How is it performed?

What happens during an ileostomy

There are 2 main ways loop and end ileostomy surgery can be done:

Both are done using a general anaesthetic, so you'll be asleep during the operation.

If some or all of your large bowel (colon) is also going to be removed during the operation, a long cut down the middle of your tummy will usually be made.

Types of ileostomy

Loop ileostomy

  • The surgeon makes a small cut (incision), usually on the right-hand side of your tummy, to make an opening for your small bowel to pass through.
  • They pull a loop of small bowel through the opening in your tummy and hold it in place.
  • They cut the loop open and stitch it to your skin, making 2 openings that are joined together at the base.
  • 1 stoma is "active" and leads to your small bowel. Poo leaves your body from the active stoma.
  • The other stoma is "inactive" and leads to your large bowel (colon). A sticky white or yellow mucus might come out of the inactive stoma sometimes, and from your bottom, which is normal.
  • A loop ileostomy is usually temporary, and your colon is not usually removed.

End ileostomy

  • The surgeon makes a small cut (incision), usually on the right-hand side of your tummy, to make an opening for your small bowel to pass through.
  • They separate your small bowel from your large bowel (colon), then pull the end of your small bowel through the opening in your tummy and stitch it to your skin.
  • Poo leaves your body through the stoma.
  • A sticky white or yellow mucus might come out of your bottom sometimes, which is normal.
  • An end ileostomy can be temporary or permanent, and some or all of your colon might be removed.

After the operation

After the operation, you'll have a stoma bag attached to your tummy. Your stoma will be swollen and might ooze blood at first. It will shrink over the next 2 to 3 months.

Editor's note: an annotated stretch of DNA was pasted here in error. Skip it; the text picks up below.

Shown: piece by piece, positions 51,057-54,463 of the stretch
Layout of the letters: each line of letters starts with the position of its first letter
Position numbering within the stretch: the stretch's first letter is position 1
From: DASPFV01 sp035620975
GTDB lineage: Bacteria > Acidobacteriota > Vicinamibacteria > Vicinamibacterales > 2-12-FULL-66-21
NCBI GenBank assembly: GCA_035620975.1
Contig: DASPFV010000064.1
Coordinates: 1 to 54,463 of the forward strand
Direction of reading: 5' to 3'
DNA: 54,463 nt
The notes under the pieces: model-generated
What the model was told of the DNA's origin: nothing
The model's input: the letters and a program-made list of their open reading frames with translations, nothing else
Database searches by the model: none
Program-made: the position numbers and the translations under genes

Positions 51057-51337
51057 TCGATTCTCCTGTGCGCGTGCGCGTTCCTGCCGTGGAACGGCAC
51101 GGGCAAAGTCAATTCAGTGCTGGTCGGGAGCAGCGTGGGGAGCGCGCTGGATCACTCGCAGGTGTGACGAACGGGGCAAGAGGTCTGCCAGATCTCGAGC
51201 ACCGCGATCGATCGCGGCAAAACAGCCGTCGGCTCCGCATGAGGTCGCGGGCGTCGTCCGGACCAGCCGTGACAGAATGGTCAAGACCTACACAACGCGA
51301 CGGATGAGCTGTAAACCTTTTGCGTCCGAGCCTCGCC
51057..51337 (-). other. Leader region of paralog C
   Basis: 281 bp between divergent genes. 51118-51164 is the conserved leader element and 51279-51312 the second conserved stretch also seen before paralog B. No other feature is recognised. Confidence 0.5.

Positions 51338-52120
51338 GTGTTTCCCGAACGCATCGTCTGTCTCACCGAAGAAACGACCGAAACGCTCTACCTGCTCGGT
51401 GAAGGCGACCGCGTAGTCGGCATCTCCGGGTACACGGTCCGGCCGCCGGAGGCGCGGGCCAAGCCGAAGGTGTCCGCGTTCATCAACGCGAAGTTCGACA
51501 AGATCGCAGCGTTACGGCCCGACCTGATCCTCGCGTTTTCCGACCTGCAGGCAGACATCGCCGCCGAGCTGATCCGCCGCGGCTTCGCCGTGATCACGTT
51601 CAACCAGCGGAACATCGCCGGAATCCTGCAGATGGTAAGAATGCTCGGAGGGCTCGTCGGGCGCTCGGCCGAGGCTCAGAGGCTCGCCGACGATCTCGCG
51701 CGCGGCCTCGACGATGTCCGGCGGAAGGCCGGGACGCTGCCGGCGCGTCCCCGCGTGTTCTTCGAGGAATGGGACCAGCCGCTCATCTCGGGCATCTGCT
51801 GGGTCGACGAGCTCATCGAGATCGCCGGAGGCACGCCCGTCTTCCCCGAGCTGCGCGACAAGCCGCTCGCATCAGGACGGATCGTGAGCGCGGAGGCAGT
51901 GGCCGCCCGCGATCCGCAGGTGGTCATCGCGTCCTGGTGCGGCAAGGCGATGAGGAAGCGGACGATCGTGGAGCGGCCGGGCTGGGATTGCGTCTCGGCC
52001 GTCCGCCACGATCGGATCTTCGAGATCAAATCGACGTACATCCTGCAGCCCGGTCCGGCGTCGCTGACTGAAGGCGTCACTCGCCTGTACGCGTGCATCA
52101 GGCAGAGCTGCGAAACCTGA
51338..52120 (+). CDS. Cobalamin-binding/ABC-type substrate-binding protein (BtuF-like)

You might also have a catheter in your bladder to drain away pee, and a drip (cannula) in your arm giving you fluid and medicines.

Your tummy can feel bloated and sore. Ask for painkillers if you need them.

You'll usually stay in hospital for 3 to 10 days, or until poo starts to come out of your stoma and you feel confident taking care of it.

Your stoma nurse will make sure you're comfortable wearing and changing your stoma bag before you go home.

Find out more about what to expect after stoma surgery on the Bladder and Bowel Community website

Ileostomy reversal

If you have a temporary ileostomy, it's possible to have it reversed with further surgery. Reversals usually happen for loop ileostomies that have been done in an emergency.

A reversal procedure involves closing the openings so the bowel can be put back into the tummy. After a reversal you will poo from your bottom and will no longer need a stoma bag.

It's not always possible to reverse an ileostomy. When it's possible it's usually straightforward but it comes with its own risks. Your doctor may need to do some tests to make sure your bowel is working properly before it's done.

A reversal can be done at any time but will be at least 6 weeks after you had an ileostomy. This is to make sure you've recovered properly and any swelling has gone.

Speak to your doctor about whether a reversal is an option for you.

Find out more about stoma reversal on the Colostomy UK website


Recovering from an ileostomy

It usually takes 6 to 8 weeks to recover from an ileostomy and get back to your usual activities. But you should avoid strenuous activities or heavy lifting for 3 months while your tummy muscles heal.

It's important to rest and take the time you need to adjust to the change in your body.

You may feel tired after the operation but you could try gentle exercise, such as a short walk, when you feel ready.

Wait until you've recovered from the operation to drive again, usually at least 6 weeks. After that, having an ileostomy will not affect your driving.

It's important to eat a low fibre diet for about 6 weeks after the operation while your bowel heals.

Longer term, there are changes you may need to make when living with an ileostomy, including using stoma bags and making changes to your diet.

Lifestyle changes and living with an ileostomy

Many people find their daily life improves after having an ileostomy because they no longer have pain or uncomfortable symptoms.

Having an ileostomy should not stop you living a full and active life, but you may need to make some lifestyle changes.

Stoma bags

There are 2 main types of stoma bag:

  • A 1-piece bag has a sticky back that fits around the stoma. You have to take the whole thing off each time you change it.